William James on Emotions

William James The Principles of Psychology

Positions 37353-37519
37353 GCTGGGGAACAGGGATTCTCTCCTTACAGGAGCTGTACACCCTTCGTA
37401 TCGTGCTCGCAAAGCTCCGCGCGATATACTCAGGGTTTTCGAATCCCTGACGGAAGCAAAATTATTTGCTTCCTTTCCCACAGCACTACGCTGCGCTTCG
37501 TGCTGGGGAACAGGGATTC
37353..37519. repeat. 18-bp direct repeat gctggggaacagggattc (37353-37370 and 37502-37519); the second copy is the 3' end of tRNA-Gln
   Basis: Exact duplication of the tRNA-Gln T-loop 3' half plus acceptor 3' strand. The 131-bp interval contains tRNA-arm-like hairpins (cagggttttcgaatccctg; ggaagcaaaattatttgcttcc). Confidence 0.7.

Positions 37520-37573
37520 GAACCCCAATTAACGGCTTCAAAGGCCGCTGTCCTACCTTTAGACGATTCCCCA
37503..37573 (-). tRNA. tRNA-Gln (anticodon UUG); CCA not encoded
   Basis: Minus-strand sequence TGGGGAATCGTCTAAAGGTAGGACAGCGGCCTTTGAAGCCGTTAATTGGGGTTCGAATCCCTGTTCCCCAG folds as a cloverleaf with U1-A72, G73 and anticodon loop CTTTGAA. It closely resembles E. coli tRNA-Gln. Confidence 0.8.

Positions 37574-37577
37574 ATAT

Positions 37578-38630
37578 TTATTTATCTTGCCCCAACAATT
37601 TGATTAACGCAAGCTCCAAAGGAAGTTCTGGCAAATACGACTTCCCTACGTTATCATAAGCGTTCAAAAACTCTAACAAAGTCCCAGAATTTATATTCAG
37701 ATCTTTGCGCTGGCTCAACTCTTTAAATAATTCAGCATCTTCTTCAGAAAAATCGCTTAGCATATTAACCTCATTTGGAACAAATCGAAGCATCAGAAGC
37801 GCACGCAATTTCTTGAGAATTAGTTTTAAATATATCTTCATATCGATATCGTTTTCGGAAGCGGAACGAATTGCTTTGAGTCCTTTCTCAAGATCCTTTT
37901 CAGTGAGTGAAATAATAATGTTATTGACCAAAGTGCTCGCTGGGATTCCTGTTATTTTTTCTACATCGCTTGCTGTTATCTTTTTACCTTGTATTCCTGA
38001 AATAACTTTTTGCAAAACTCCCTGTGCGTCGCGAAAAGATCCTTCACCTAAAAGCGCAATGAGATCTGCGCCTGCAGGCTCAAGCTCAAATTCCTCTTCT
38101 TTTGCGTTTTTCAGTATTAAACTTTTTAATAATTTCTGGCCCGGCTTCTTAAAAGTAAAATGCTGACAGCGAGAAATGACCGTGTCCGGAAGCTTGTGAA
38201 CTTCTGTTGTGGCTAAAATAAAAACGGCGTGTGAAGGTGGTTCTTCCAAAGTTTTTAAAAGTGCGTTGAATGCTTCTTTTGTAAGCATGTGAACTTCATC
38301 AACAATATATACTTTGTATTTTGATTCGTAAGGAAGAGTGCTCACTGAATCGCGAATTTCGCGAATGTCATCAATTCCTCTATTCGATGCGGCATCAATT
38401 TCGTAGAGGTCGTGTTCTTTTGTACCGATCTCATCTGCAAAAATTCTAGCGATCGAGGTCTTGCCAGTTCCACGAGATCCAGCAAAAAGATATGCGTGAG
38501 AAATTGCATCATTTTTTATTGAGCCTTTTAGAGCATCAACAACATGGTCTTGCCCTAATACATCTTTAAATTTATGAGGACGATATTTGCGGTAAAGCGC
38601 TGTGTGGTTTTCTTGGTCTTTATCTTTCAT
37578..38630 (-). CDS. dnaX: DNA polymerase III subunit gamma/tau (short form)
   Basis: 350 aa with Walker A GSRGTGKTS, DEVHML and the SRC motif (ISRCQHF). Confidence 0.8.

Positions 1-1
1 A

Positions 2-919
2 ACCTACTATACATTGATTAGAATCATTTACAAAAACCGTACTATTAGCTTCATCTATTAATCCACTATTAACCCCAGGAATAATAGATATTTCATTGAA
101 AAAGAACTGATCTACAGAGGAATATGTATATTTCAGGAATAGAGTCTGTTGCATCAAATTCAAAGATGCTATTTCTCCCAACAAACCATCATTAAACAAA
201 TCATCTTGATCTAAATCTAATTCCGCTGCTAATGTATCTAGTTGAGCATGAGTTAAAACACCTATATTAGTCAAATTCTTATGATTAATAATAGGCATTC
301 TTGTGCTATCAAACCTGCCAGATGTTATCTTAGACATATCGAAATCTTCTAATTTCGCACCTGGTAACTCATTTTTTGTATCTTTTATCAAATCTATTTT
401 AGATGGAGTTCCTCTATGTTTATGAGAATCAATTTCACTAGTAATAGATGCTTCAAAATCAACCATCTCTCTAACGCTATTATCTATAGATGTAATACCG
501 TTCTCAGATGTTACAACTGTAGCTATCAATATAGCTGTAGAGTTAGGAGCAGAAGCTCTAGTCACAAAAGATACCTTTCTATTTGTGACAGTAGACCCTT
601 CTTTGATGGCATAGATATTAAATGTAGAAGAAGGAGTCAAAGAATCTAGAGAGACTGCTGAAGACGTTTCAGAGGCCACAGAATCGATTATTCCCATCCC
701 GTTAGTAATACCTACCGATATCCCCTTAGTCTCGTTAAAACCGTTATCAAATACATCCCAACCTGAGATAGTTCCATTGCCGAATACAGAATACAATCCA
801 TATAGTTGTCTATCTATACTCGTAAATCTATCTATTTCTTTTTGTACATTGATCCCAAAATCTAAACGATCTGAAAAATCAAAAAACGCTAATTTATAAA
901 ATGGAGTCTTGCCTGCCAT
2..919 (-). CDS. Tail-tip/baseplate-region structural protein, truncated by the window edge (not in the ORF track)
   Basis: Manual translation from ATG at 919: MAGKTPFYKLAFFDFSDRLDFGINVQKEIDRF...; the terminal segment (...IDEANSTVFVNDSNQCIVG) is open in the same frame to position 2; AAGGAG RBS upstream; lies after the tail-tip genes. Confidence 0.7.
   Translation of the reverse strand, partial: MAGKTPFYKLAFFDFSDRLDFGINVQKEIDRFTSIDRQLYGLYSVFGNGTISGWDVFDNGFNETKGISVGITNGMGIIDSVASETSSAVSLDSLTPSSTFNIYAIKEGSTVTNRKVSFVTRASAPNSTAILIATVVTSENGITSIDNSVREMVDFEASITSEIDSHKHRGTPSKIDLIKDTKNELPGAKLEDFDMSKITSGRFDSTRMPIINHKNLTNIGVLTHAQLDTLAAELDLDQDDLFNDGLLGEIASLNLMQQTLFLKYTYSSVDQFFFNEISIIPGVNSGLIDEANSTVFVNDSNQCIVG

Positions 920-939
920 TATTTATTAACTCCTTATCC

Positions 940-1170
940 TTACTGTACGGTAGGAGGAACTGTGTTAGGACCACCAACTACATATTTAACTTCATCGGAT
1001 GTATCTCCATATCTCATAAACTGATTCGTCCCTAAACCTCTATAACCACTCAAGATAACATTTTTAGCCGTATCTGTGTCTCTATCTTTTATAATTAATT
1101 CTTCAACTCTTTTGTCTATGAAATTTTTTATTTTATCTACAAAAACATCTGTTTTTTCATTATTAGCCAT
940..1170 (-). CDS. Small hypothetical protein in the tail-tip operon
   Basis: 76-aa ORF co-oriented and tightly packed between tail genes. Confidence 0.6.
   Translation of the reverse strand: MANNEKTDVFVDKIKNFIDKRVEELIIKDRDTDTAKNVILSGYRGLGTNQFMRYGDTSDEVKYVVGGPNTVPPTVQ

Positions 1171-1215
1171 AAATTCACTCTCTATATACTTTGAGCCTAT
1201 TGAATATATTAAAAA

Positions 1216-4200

@Our natural way of thinking about these coarser emotions is that the mental perception of some fact excites the mental affection called the emotion, and that this latter state of mind gives rise to the bodily expression. My theory, on the contrary, is that the bodily changes follow directly the perception of the exciting fact, and that our feeling of the same changes as they occur is the emotion. Common-sense says, we lose our fortune, are sorry and weep; we meet a bear, are frightened and run; we are insulted by a rival, and angry and strike. The hypothesis here to be defended says that this order of sequnce is incorrect ... and that the more rational statement is that we feel sorry because we cry, angry because we strike, afraid because we tremble, and not that we cry, strike, or tremble, because we are sorry, angry, or fearful, as the case may be. Without the bodily states following on the perception, the latter would be purely cognitive in form, pale, colorless, destitute of emotional warmth. We might then see the bear and judge it best to run, receive the insult and deem it right to strike, but we should not actually feel afraid or angry.@